Part of the evolution of resistance occurs from the inappropriate use antibiotics, which can often be due to uncertainly of the diagnosis. But inappropriate antibiotic use can also due to faulty thinking.
As the authors of OOSE note, “The imprecision of clinical practice establishes context, the litigious nature of our society unnerves; the absence of toxicity permits; and the sum of these encourages the incontinent, extemporaneous use of these antimicrobial agent.”
Incontinent use of antibiotics leads to increasing bacterial resistance,and the use of antibiotics when they have not been needed has accelerated the evolution of pathogens, occasionally to the point where there are infections I cannot cure and bacteria that I cannot kill.
“The term spiraling empiricism describes the inappropriate treatment, or the unjustifiable escalation of treatment, of suspected but undocumented infectious diseases. Empiricism and empirical therapy, defined as the carefully considered, presumptive treatment of disease prior to the establishment of a diagnosis, often are necessary in the proper practice of medicine. On the other hand, ill-considered or inappropriate use of antibiotics, incurring unnecessary risk and expense, should be indicted and condemned, The difficulty like in distinguishing reasonable or appropriate from unreasonable or inappropriate therapy.”
As a teaching physician in a teaching hospital, I notice that sometimes it is the FUD, Fear Uncertainty and Doubt, combined with faulty thinking that sometimes leads to the inappropriate use of antibiotics.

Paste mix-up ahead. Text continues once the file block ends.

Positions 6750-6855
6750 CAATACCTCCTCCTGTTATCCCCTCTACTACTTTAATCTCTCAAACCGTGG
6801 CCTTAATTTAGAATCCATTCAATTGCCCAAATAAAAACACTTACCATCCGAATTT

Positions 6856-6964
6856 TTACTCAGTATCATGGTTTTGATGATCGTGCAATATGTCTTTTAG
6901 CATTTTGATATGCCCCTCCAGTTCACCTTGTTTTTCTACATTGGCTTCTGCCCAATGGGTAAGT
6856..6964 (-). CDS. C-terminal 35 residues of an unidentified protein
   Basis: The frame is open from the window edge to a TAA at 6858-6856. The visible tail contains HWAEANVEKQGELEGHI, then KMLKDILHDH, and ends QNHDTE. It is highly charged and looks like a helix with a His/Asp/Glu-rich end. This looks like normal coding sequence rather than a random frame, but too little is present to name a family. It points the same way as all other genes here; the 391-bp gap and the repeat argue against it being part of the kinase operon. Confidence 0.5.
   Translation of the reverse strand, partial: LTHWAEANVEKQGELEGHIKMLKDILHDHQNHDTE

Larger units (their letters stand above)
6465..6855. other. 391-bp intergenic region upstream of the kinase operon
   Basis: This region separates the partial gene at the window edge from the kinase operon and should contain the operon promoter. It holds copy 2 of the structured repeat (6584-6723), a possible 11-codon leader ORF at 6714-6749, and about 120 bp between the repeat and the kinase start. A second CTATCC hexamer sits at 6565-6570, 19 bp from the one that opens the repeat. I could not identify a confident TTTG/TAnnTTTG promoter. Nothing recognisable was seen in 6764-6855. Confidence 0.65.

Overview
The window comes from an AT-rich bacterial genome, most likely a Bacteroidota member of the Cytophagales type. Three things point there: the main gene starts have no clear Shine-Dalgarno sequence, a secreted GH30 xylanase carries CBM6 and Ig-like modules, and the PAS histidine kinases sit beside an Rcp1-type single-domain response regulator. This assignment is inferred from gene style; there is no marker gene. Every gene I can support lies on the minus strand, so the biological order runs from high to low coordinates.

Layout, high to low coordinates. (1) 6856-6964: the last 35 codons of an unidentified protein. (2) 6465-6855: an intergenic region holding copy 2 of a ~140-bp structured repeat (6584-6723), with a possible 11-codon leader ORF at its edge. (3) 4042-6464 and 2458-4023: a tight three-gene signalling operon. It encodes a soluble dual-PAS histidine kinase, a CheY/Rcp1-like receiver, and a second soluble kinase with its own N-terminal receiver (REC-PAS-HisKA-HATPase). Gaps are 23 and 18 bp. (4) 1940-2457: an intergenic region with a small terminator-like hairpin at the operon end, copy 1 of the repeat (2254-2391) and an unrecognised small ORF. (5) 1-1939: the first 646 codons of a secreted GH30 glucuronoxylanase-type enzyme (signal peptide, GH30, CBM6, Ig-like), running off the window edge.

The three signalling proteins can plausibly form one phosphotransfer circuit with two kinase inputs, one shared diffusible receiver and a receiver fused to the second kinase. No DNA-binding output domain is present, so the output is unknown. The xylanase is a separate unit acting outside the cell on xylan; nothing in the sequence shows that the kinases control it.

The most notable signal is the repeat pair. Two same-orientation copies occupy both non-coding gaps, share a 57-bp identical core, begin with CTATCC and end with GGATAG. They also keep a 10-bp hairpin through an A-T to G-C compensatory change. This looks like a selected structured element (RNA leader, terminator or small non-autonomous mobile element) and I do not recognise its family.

OOSE provide a conceptual framework for approaching diseases and potential therapy (see table below); Observation, prophylaxis, empirical, therapeutic trial, and specific therapy. Of these, the first and the last, are, sadly, the least used. For interns and resident, the motto is ‘Don’t just stand there, do something’, and with the pressures to shorten hospital stay as much as possible, simply watching the patient is a luxury few can afford. As an experienced physician, I feel much more comfortable with the motto, ‘Don’t just do something, stand there’, or as the paper calls it “masterly inactivity.” As my wife can attest, I am the master of doing nothing.
Specific therapy in infectious diseases is not as common as I would like given the vagaries of growing the infecting organisms and the degree to which one wants to maximize diagnostic certainty. I could probably get the etiology of every pneumonia admitted to the hospital with an open lung biopsy, but it would hardly be worth the resultant morbidity and mortality.
Most of the time the patient is ill enough to be admitted to the hospital and, after appropriate studies and cultures are done, empiric therapy is started. That is often not an unreasonable course of action. These days you have to be ill to get admitted and it is the rare patient who comes into the hospital who can wait for cultures to be positive before beginning antibiotics. I cannot emphasize enough how ill patients are when they are admitted to the hospital, and how unclear the proper diagnosis can be at the beginning of a hospitalization. After a day or two all the diagnostic information has returned and the, with the 20:20 vision of hindsight, the correct diagnosis may become clear and as a result the proper course of therapy is clarified.
Since cultures are often negative, the empiric course of therapy may morphs into a therapeutic trial.
After setting the therapeutic framework in place, OOSE proceeds, with case reports, to describe fallacies in antibiotic therapy that lead to the wrong therapeutic interventions. There is, in medicine, a long tradition of using cases as illustrative of problems, but not as anecdotal evidence for the proof of a hypothesis. We all remember concepts when they are applied to specific patients and specific cases.